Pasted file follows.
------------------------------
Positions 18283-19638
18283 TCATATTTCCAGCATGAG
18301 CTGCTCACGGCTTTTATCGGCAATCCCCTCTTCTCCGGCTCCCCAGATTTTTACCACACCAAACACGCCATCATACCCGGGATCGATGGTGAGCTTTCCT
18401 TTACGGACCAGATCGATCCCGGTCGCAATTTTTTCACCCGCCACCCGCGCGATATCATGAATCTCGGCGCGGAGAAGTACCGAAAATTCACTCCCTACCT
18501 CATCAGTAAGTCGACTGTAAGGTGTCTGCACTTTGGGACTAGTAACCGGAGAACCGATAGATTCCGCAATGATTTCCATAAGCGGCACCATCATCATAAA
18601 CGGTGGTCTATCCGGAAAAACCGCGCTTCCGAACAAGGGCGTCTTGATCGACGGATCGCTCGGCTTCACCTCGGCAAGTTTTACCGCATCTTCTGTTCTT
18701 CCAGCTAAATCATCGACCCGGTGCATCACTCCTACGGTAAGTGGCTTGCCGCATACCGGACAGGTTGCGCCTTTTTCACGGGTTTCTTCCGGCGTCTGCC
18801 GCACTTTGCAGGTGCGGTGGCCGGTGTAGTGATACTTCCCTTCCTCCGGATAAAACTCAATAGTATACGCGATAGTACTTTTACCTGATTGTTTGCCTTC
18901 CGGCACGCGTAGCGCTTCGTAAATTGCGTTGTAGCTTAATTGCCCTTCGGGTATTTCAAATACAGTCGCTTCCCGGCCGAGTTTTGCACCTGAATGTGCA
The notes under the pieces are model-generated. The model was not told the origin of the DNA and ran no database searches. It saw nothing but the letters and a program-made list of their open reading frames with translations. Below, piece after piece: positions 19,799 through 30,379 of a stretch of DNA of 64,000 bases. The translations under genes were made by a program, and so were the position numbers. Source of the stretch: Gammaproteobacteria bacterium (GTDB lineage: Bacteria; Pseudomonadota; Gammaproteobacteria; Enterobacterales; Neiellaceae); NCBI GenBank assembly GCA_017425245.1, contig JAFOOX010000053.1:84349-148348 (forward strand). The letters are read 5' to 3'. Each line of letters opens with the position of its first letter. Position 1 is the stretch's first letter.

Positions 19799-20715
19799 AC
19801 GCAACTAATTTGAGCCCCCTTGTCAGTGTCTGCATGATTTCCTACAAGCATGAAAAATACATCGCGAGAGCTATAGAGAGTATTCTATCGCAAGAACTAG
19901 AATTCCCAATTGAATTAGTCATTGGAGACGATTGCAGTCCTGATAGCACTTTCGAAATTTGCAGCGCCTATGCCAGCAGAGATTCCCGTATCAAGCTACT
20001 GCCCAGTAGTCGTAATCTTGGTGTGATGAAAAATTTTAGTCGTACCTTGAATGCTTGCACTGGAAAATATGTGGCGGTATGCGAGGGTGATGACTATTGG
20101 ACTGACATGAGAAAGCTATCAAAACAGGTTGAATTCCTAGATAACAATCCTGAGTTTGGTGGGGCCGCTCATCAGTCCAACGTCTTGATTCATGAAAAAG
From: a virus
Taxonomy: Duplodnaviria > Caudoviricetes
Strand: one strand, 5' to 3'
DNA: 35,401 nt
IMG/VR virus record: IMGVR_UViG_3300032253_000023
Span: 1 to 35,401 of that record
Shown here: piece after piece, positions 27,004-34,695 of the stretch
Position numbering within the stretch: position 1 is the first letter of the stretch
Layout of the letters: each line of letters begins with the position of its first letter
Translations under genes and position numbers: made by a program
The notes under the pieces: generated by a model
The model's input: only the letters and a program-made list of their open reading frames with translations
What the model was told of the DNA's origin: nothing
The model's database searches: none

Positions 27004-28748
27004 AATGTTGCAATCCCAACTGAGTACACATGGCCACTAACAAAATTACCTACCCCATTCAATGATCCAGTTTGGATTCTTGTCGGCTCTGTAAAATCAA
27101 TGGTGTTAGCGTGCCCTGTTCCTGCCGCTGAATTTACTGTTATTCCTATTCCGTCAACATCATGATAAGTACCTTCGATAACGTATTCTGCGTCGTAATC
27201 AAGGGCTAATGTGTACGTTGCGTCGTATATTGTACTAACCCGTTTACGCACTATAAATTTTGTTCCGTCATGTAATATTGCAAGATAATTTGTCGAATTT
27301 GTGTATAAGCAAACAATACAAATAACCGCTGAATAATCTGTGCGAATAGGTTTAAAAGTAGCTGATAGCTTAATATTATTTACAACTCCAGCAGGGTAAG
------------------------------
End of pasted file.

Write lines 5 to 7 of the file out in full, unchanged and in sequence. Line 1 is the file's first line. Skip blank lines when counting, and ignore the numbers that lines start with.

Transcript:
18501 CATCAGTAAGTCGACTGTAAGGTGTCTGCACTTTGGGACTAGTAACCGGAGAACCGATAGATTCCGCAATGATTTCCATAAGCGGCACCATCATCATAAA
18601 CGGTGGTCTATCCGGAAAAACCGCGCTTCCGAACAAGGGCGTCTTGATCGACGGATCGCTCGGCTTCACCTCGGCAAGTTTTACCGCATCTTCTGTTCTT
18701 CCAGCTAAATCATCGACCCGGTGCATCACTCCTACGGTAAGTGGCTTGCCGCATACCGGACAGGTTGCGCCTTTTTCACGGGTTTCTTCCGGCGTCTGCC